48. Christians are to be taught that the pope, in granting  indulgences, needs and thus desires their devout prayer  more than their money.

49. Christians are to be taught that papal indulgences are  useful only if they do not put their trust in them, but  very harmful if they lose their fear of God because of  them.

50. Christians are to be taught that if the pope knew the  exactions of the indulgence preachers, he would rather that  the basilica of St. Peter were burned to ashes than built  up with the skin, flesh, and bones of his sheep.

51. Christians are to be taught that the pope would and  should wish to give of his own money, even though he had to  sell the basilica of St. Peter, to many of those from whom  certain hawkers of indulgences cajole money.

52. It is vain to trust in salvation by indulgence  letters, even though the indulgence commissary, or even the  pope, were to offer his soul as security.

53. They are the enemies of Christ and the pope who forbid  altogether the preaching of the Word of God in some  churches in order that indulgences may be preached in  others.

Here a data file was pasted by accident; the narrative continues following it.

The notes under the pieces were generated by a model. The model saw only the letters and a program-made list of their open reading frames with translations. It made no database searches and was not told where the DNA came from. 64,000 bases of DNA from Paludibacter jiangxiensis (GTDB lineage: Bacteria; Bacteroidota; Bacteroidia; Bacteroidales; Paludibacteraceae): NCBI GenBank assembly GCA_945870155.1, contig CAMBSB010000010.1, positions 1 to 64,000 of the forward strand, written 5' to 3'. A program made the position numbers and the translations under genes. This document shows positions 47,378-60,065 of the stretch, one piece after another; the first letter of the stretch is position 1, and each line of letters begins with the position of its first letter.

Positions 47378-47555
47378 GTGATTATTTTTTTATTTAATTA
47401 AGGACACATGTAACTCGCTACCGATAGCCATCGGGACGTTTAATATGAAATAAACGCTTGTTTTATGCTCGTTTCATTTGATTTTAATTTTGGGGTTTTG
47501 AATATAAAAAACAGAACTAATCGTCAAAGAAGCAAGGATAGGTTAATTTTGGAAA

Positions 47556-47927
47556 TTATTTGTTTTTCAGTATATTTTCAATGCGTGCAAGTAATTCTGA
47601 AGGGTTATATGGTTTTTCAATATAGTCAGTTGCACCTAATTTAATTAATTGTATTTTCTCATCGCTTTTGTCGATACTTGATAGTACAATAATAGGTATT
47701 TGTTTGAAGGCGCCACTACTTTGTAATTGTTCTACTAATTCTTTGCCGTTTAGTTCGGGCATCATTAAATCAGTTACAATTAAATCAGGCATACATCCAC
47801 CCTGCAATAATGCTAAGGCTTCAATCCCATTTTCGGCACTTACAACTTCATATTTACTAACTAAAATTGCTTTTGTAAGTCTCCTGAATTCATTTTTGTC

54. Injury is done to the Word of God when, in the same  sermon, an equal or larger amount of time is devoted to  indulgences than to the Word.

55. It is certainly the pope’s sentiment that if  indulgences, which are a very insignificant thing, are  celebrated with one bell, one procession, and one ceremony,  then the gospel, which is the very greatest thing, should  be preached with a hundred bells, a hundred processions, a  hundred ceremonies.

56. The true treasures of the church, out of which the  pope distributes indulgences, are not sufficiently  discussed or known among the people of Christ.

57. That indulgences are not temporal treasures is  certainly clear, for many indulgence sellers do not  distribute them freely but only gather them.

58. Nor are they the merits of Christ and the saints, for,  even without the pope, the latter always work grace for the  inner man, and the cross, death, and hell for the outer  man.

59. St. Lawrence said that the poor of the church were the  treasures of the church, but he spoke according to the  usage of the word in his own time.

60. Without want of consideration we say that the keys of  the church, given by the merits of Christ, are that  treasure.

61. For it is clear that the pope’s power is of itself  sufficient for the remission of penalties and cases  reserved by himself.

62. The true treasure of the church is the most holy  gospel of the glory and grace of God.

63. But this treasure is naturally most odious, for it  makes the first to be last ( Matthew 20:16 ).